“Storytelling is an act of hospitality…(and) and an enemy is merely someone whose story you don’t know,” said Mark Yaconelli, a master storyteller from Oregon, who founded The Hearth to teach “personal storytelling practices to help communities and individuals deepen relationships, address injustices, and cultivate compassion.”

In teaching the third cohort, he offered ample narrative wisdom and drew the same from participants by creating a safe space for small-group, reminiscent storytelling, individual story-writing and candid reflections.

Storytelling is ‘folk medicine’ for healing, restoration

Some described feeling vulnerable, honored, angry, compassionate, grateful, recognized, reconnected, unalone, liberated, more trusting and other reactions that they realized they could likewise inspire in others through the power of stories. Yaconelli likens storytelling to “folk medicine” that can provide profound healing and restoration.

David Gonzales, another proficient storyteller, poet and playwright also enlivened a two-hour plenary session with enlightening and at times emotional poetry and group story-sharing.

“Most of the things we have in common are the things we don’t share,” wrote one participant during the story-writing exercise, where participants’ honest, anonymous writings were taped to walls around the ballroom for all to read.

Aqeelah Ligonde helps a Bridges second-cohort
team from the UMC of New Brunswick work with the Ripple Effects game to
understand and address compounding social problems in their communities. John Coleman photo

“This exercise felt very sacred, almost like church,” said the Rev. Catherine Jordan-Latham, who serves in cross-racial appointments as the pastor of Broadway and Port Colden UM churches. “This whole experience was hard for a lot of us—the emotional sharing and committing to the time and travel to be here. So, it’s a privilege to hold (in our hearts) the words people felt the need to put on paper… What is not getting done in our relationship-building is because we can’t for a lot of reasons. But ultimately, this is about us trusting.”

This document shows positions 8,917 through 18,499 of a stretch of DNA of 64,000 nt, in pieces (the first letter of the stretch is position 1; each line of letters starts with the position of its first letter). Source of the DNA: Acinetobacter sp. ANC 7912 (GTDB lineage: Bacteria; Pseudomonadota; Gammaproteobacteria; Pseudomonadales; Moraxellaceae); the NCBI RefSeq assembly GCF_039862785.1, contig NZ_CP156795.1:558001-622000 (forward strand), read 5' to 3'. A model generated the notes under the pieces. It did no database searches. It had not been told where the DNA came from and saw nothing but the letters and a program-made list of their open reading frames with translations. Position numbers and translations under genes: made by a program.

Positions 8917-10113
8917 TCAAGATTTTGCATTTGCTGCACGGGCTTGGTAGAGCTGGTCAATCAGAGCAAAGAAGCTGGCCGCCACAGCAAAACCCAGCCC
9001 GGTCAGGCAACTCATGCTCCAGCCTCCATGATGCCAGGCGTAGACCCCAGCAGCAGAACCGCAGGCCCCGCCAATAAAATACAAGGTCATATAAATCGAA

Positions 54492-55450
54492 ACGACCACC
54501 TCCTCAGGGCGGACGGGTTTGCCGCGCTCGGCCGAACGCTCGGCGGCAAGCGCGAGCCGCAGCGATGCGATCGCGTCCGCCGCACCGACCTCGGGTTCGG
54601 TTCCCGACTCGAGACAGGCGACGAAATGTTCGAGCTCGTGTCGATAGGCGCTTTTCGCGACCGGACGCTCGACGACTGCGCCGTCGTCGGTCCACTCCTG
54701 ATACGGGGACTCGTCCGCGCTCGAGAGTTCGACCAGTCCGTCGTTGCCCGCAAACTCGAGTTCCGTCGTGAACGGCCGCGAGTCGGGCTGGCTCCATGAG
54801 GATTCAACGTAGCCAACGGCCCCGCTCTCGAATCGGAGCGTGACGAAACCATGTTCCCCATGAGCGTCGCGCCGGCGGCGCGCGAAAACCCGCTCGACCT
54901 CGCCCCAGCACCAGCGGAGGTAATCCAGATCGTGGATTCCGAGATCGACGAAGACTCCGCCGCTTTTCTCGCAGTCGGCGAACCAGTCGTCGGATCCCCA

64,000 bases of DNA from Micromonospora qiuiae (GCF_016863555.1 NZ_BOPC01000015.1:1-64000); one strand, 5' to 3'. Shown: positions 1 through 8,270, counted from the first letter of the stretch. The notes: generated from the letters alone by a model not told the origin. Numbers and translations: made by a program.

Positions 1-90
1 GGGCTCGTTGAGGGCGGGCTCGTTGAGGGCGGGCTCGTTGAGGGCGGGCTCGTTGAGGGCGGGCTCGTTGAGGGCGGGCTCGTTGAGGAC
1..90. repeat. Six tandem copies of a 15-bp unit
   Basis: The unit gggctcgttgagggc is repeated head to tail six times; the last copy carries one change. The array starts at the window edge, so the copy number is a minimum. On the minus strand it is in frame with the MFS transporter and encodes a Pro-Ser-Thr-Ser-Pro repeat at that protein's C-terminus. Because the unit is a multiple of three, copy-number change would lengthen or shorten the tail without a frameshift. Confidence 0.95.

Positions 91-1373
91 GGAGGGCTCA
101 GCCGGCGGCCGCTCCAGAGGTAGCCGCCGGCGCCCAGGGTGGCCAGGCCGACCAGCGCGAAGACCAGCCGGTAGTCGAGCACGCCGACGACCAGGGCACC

“So many people in the room are from different backgrounds and experiences, but somehow this turned out to be what each person needed,” said Alyssa Ruch. “It’s a lot to plan logistically, but God shows up and it always ends up working out.”

Standing in a circle at the end, participants—who numbered nearly 120 in total—shared their takeaways from the experience: joy, gratitude, hope, possibilities, courage, new friends, the ability to listen and hear, and to speak and be heard. Asked what they would leave behind, they named: loneliness, doubt, worry, numbness, the act of “putting on a show.”

‘Our communities are going to change the church”

Alyssa Ruch

“Our communities are going to change the church,” said Ruch. “Our relationships and our connections matter, and the only way the church is going to grow and be effective is to build relationships with the community.”

The Bridges Project training is free, funded by the Lilly grant. “It’s a gift to the congregations that we work with because it allows all our congregations to participate without financial burdens or implications,” said Ruch.

Moreover, “it is designed “to address cultural competency by developing and practicing skills for deep empathy,” she explained. “Our churches are given skills to notice ‘the other’ within their communities; but rather than judge, they are able to approach others with a sense of deep curiosity and to learn how the church can be a friend and partner.

The Rev. Wil Wilson (standing) helps his second cohort team from First UMC Williamstown journal their progress.
John Coleman photo

“It is not the traditional anti-racism work, but our congregations are getting curious about the people who don’t look like them in their communities and how we can be connected to the felt needs of the community.”

Visit the Bridges section of GNJ’s website to learn more. And view the short videos where 2023 cohort participants reflect on their learning experiences with storytelling and how it impacted them.

Ruch is recruiting a few extra participants who want to participate in the May 3-5 Bridges training to help them connect their communities through story-sharing. Contact her at

Some content for this story was provided by writer Krista B. Jefferies.